We do have to make sure we get the planning right, to minimise the visual disturbance, but also protect the environment and consider the impact on migrating bird species. I think this can be done in the right way with the right planning, while developing the resource. This has to be done in conjunction with the wildlife NGOs and the National Parks and Wildlife Service. We have to be very careful.
We don’t have as many competing other uses, like military uses or shipping lanes. Even our fisheries tend to be further out, so we’ve certain advantages compared to other locations. There has to be proper consultation and you have to show by example, show people where this has worked successfully. We also have to careful about bringing power ashore in a way that doesn’t disturb communities. All that planning has to be done and that’s one of the most critical parts of the whole project.
If we look at what’s happened in the UK, which is probably the most advanced in this, they have managed to do it without huge disruption.
What’s really important is that this will allow to build a renewable sustainable resource right here in Ireland. It will give us energy security, and it will also help us to reduce our carbon emissions. Over the next decade, we will be electrifying our transport and other systems and we will need electric power from sustainable resources to do that. Offshore wind is a win-win for Ireland.
For more, see: Department of Communications, Climate Action and Environment
Ireland’s maritime area is about seven times our land area, and from a renewable energy perspective, one of the most energy-intensive in the EU. Such is the area’s scale and energy potential, it could power our entire energy system, and provide a pathway to our 2030 and 2050 climate goals.
In addition, it can also be developed as a valuable export market with tangible benefits to both local marine users and neighbouring coastal communities.
The cost of generating electricity from offshore wind is rapidly becoming competitive with fossil fuel generation, but in the meantime, the technology will require State support until reaching maturity.
A condition of this support will be that offshore wind farm operators contribute directly towards a community benefit fund in accordance with the size of the wind farm developed.
Potentially, many millions of euro annually could become available for investment in coastal communities, with possible beneficiaries including local sports clubs, festivals and projects that support sustainable goals including education, energy efficiency, sustainable energy and climate action initiatives.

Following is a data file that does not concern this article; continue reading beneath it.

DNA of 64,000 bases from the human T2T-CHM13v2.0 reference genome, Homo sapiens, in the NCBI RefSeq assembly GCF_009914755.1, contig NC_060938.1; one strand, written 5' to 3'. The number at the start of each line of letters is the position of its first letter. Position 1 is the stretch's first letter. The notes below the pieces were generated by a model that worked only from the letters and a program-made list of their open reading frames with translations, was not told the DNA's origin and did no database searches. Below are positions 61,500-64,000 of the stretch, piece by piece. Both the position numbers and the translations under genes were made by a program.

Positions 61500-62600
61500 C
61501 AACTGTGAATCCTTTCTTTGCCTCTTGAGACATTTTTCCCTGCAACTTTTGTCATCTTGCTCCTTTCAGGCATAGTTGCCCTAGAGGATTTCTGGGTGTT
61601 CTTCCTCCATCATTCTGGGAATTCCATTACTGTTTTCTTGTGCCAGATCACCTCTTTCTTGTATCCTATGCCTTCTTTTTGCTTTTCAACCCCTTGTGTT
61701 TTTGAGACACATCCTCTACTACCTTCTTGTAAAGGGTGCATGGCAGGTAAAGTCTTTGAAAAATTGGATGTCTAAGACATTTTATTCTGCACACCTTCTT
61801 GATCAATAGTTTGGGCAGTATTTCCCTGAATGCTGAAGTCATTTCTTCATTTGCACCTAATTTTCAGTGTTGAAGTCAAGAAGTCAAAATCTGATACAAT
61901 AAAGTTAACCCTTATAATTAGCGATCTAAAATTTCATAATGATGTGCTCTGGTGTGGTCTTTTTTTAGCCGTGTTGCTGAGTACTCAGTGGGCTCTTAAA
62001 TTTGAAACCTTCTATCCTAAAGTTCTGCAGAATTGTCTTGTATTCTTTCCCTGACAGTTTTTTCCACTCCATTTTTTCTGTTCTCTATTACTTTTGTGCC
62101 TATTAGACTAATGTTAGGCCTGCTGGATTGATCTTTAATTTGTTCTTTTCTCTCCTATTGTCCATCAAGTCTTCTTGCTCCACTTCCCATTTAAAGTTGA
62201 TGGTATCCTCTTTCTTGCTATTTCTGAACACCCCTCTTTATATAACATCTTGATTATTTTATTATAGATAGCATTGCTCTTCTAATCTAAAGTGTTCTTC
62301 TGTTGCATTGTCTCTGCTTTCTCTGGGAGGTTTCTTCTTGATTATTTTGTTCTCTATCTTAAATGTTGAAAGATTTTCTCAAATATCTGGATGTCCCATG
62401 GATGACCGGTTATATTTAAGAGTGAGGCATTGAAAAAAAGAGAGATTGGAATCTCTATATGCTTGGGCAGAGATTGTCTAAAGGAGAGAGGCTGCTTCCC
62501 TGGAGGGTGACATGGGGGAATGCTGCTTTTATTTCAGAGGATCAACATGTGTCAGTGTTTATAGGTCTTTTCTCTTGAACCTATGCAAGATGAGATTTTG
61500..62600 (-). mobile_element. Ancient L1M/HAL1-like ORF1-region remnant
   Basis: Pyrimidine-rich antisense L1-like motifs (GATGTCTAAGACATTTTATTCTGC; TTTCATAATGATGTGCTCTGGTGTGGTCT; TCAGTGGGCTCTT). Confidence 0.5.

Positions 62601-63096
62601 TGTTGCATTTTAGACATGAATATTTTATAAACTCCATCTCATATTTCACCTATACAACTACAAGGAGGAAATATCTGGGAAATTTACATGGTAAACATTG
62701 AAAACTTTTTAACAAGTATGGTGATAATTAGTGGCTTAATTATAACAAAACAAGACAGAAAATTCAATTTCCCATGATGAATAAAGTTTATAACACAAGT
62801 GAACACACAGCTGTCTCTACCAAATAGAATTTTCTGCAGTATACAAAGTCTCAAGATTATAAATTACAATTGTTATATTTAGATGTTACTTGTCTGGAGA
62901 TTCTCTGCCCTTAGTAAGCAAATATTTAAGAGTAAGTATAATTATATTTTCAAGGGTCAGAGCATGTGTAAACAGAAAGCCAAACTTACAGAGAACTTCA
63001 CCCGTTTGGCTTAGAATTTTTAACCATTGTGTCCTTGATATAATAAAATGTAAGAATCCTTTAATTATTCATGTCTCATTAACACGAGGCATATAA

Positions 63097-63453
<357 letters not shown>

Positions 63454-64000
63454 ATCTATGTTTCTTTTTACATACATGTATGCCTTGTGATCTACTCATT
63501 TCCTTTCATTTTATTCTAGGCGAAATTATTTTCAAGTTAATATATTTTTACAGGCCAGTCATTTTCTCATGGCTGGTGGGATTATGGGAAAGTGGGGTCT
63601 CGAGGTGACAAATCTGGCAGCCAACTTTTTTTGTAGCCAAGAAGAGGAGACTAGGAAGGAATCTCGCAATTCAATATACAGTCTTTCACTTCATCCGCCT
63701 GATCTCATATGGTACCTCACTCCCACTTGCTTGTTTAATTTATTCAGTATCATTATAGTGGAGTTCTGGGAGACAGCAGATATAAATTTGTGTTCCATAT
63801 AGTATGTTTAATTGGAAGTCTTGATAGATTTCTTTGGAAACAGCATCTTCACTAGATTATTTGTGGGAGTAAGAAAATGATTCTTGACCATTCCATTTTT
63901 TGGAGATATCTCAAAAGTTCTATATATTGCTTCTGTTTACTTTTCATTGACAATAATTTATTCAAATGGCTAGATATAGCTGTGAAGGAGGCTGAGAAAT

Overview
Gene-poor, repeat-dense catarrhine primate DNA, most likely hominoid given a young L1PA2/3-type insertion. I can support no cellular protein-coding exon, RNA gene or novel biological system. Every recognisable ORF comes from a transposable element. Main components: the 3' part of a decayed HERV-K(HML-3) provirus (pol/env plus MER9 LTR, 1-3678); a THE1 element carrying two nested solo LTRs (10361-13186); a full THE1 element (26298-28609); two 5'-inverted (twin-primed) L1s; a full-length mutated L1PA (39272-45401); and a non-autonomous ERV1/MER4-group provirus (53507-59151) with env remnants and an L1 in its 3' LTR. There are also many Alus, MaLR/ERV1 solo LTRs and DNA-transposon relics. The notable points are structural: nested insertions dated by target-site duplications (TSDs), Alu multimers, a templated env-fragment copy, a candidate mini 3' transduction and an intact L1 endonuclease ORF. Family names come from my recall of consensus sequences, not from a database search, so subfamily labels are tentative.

Communities will also benefit in a number of indirect ways, beginning with the construction stage, which can last for two years or more, and will bring significant regional employment.
While regional ports are already experiencing inward investment in anticipation of the significant upgrading works required, smaller ports will also see the creation of long-term, high-value jobs, as these ports are often more closely located to the wind farm sites themselves, and will be required for ongoing operation and maintenance.
Government is also considering how citizens could be provided with suitable opportunities to invest and own stakes in renewable infrastructure in Ireland.
Ireland has already carried out extensive mapping of our waters through the INFOMAR programme which will provide data and knowledge to support the developing ORE sector.
While the main drive to develop offshore energy in Ireland is rooted in the pursuit of secure, low-emission and renewable power, this is not sought at the expense of wider ecological and environmental impacts. In accordance with international best practice, all potential development sites will be subject to long-term and comprehensive environmental surveys to ensure that the impact to wildlife and the surrounding habitat is minimised.